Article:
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Okay—that title is slightly provocative.
But it’s not an unreasonable question to ask.
Traditionally, authors and publishers knew nothing about how readers actually read books. Book publishing was, and often still is, a one-way flow of information, from content creators to consumers.
Ebooks are changing all that. Reading apps and e-reading device software can record virtually every user interaction—when a book is opened, when a page is turned, at what time of day a book is read, when it is abandoned and much more.
But none of that data is currently in the hands of authors or publishers. Amazon doesn’t share any of it—zippo, nada, zilch. Others, though, like Kobo and Bluefire, have begun to make some that data available—for a fee.
To protect consumer privacy, user data is aggregated and anonymized. An author or publisher cannot see what an individual did, what the correlation might be between, say, writing a review on Goodreads and tweeting about the book. A lot of valuable marketing information remains out of view.
But what if authors or publishers could put a piece of software inside an ebook so they could see how their customers actually read it, giving them direct, unfettered data? In some ways it would be akin to a Google Analytics for ebooks. The EPUB3 standard happens to makes that possible.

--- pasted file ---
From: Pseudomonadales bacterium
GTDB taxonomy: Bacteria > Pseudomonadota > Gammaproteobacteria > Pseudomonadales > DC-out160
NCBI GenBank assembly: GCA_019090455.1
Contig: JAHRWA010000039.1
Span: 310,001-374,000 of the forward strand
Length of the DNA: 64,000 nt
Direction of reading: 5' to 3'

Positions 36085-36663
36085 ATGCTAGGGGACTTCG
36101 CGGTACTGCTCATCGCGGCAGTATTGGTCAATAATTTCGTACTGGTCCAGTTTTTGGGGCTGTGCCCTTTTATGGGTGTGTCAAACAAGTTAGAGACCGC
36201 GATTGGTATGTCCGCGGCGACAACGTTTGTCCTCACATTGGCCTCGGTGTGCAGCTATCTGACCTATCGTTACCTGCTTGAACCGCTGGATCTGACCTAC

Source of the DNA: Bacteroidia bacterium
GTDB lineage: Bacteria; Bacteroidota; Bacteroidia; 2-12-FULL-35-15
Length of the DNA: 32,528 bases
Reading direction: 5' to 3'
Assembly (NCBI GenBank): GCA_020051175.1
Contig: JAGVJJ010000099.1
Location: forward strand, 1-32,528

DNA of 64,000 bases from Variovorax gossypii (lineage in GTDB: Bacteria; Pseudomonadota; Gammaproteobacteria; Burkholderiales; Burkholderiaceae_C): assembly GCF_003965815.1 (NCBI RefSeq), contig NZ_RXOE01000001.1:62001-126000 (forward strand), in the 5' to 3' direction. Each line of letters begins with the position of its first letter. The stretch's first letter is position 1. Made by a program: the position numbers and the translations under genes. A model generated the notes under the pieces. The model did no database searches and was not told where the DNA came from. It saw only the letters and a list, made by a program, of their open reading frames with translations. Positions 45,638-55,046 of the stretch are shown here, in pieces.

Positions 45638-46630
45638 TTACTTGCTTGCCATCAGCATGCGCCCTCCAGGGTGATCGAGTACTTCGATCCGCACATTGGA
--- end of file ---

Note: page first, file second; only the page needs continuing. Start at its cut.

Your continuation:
It’s attached to an EPUB file and records how a book is read. To address both reader and publisher concerns, the software is distributed only with a special kind of free ebooks—those that are distributed as part of focus groups. The reader gets a free ebook, and in return the publisher gets data, allowing them to know who each individual user is and what other actions they may have taken, like reviewing the book, blogging about it, discussing it on Facebook, etc.
The key here is that reading data is often of most value before a book is published, because it is then that the data can be used to better position, market and promote the book. In many ways, it’s a variation of the Advance Reader Copy (ARC) model, except that the purpose is not to generate reviews but to collect reading data from a sample of representative “everyday” readers.
The service is part of a new trend toward data-driven publishing, and Jellybooks will be offering a sneak preview of the new application at a Digital Book World 2015 workshop called “Data, Analytics and Algorithms in Publishing” on Tuesday, January 13.
Image courtesy of Andrew Rhomberg/Jellybooks.